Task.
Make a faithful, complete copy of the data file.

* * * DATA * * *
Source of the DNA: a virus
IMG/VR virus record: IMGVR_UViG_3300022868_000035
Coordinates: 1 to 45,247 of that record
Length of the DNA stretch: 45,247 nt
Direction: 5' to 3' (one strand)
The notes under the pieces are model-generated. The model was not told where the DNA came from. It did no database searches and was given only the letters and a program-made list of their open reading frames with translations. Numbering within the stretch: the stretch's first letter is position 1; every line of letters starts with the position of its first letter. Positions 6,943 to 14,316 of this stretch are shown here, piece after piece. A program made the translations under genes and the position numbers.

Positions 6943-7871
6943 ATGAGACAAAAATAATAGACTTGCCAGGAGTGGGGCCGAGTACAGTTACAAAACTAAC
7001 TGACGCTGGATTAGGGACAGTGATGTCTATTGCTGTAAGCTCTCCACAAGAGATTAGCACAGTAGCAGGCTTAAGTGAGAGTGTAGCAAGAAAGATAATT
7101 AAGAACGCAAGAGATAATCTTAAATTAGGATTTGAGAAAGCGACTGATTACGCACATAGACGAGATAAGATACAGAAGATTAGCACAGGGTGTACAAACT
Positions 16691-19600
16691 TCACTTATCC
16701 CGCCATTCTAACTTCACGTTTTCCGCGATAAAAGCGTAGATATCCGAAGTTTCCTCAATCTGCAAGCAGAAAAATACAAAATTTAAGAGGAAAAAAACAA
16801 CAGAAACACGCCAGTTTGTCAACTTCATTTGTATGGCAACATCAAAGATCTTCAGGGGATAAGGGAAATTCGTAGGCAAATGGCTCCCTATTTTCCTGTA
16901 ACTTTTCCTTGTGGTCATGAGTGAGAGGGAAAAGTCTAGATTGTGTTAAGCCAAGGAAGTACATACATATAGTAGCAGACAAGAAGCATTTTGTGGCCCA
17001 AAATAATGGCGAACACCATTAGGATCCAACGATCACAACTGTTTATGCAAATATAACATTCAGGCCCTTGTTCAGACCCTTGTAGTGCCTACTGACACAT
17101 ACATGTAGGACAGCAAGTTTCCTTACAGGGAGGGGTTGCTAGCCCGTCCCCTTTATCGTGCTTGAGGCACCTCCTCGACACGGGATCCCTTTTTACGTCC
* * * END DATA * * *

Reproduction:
Source of the DNA: a virus
IMG/VR virus record: IMGVR_UViG_3300022868_000035
Coordinates: 1 to 45,247 of that record
Length of the DNA stretch: 45,247 nt
Direction: 5' to 3' (one strand)
The notes under the pieces are model-generated. The model was not told where the DNA came from. It did no database searches and was given only the letters and a program-made list of their open reading frames with translations. Numbering within the stretch: the stretch's first letter is position 1; every line of letters starts with the position of its first letter. Positions 6,943 to 14,316 of this stretch are shown here, piece after piece. A program made the translations under genes and the position numbers.

Positions 6943-7871
6943 ATGAGACAAAAATAATAGACTTGCCAGGAGTGGGGCCGAGTACAGTTACAAAACTAAC
7001 TGACGCTGGATTAGGGACAGTGATGTCTATTGCTGTAAGCTCTCCACAAGAGATTAGCACAGTAGCAGGCTTAAGTGAGAGTGTAGCAAGAAAGATAATT
7101 AAGAACGCAAGAGATAATCTTAAATTAGGATTTGAGAAAGCGACTGATTACGCACATAGACGAGATAAGATACAGAAGATTAGCACAGGGTGTACAAACT
Positions 16691-19600
16691 TCACTTATCC
16701 CGCCATTCTAACTTCACGTTTTCCGCGATAAAAGCGTAGATATCCGAAGTTTCCTCAATCTGCAAGCAGAAAAATACAAAATTTAAGAGGAAAAAAACAA
16801 CAGAAACACGCCAGTTTGTCAACTTCATTTGTATGGCAACATCAAAGATCTTCAGGGGATAAGGGAAATTCGTAGGCAAATGGCTCCCTATTTTCCTGTA
16901 ACTTTTCCTTGTGGTCATGAGTGAGAGGGAAAAGTCTAGATTGTGTTAAGCCAAGGAAGTACATACATATAGTAGCAGACAAGAAGCATTTTGTGGCCCA
17001 AAATAATGGCGAACACCATTAGGATCCAACGATCACAACTGTTTATGCAAATATAACATTCAGGCCCTTGTTCAGACCCTTGTAGTGCCTACTGACACAT
17101 ACATGTAGGACAGCAAGTTTCCTTACAGGGAGGGGTTGCTAGCCCGTCCCCTTTATCGTGCTTGAGGCACCTCCTCGACACGGGATCCCTTTTTACGTCC